The Low FODMAP Diet for IBS

A FODMAP diet is a 3-step diet to help manage the symptoms of medically diagnosed IBS. It may be considered when symptoms persist following first line dietary and lifestyle advice for IBS. FODMAP trained dietitians are uniquely qualified to provide this treatment.

What are FODMAPs?

Some carbohydrates may contribute to bowel symptoms in functional bowel disorders such as IBS. These are fermentable carbohydrates known as FODMAPs found in a variety of foods:


Oligo-saccharides: e.g. fructans (found in wheat, rye and some vegetables) and galacto-oligosaccharides (found in pulses and legumes)

Di-saccharides: e.g. lactose(found in mammalian milk)

Mono-saccharides: e.g. free fructose (found in some fruits and honey)

Polyols: e.g. sorbitol and mannitol (found in some fruits and vegetables)

How might FODMAPs affect your gut symptoms?

FODMAPs are poorly absorbed in the small intestine resulting in fluid changes leading to pain, bloating and loose stools. When FODMAPs reach the colon they are fermented by the gut bacteria producing gas triggering symptoms including excessive wind, bloating and abdominal pain.
FODMAPs will only cause these symptoms in sensitive individuals; they should only be avoided if they are suspected of worsening IBS type symptoms.

How effective is the low FODMAP diet?

Avoiding FODMAPs is an effective treatment for about 70% of people with gut symptoms such as bloating, wind, abdominal pain, and an altered bowel habit. It recognised by national guidelines produced by NICE as an effective diet for managing IBS symptoms.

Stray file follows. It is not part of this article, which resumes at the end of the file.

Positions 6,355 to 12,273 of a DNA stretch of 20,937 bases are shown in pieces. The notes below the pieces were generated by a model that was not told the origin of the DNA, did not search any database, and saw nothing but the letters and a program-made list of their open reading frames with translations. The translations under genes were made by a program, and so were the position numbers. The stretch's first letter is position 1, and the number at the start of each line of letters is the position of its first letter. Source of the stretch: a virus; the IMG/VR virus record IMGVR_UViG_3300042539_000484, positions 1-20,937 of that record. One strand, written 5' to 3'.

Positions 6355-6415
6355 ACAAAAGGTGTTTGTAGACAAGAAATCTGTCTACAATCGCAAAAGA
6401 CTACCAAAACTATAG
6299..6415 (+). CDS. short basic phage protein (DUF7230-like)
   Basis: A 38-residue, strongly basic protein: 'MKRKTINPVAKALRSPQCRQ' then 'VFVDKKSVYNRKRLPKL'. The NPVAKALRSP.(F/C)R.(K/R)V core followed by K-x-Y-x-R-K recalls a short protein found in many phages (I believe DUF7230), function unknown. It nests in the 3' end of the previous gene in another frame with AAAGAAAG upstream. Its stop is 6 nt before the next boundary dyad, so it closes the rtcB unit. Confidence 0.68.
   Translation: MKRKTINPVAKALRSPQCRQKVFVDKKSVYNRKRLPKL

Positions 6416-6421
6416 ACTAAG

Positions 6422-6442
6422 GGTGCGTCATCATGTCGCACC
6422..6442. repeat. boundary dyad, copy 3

How to follow the low FODMAP diet?

Stage 1

High FODMAP foods are swapped for low FODMAP alternatives for 2-6 weeks to reduce symptoms

Stage 2

If your symptoms improve it’s time to reintroduce FODMAPs. Remain on a low FODMAP diet throughout this step

Stage 3

You should now know which FODMAPs you tolerate and which trigger IBS symptoms. FODMAPs can be included in your diet to meet your nutritional needs, prevent an overly restrictive diet and boost gut health

Why you should see a dietitian to follow the low FODMAP diet?

The low FODMAP diet is a complex and restrictive diet, which can be difficult to follow if you do not receive good quality advice about how to follow the different stages of the diet. It is also less likely to be effective in improving gut symptoms if it is not followed properly.
A recent evaluation has shown that 76% of patients that had seen a FODMAP- trained dietitian reported an improvement in their symptoms after being on the diet.
A low FODMAP-trained dietitian will be able to educate, support and monitor you throughout the process. They will ensure you are following the low FODMAP diet correctly, individualise the diet to complement your usual dietary intake and make sure your diet is well balanced.
The low FODMAP diet is not designed to be followed for life, therefore the reintroduction stage must be completed under the supervision of a dietitian to prevent long term changes to gut bacteria.
It is strongly recommended that you see a dietitian to follow the low FODMAP diet and not try to follow the diet yourself using information from unreliable resources from the internet.
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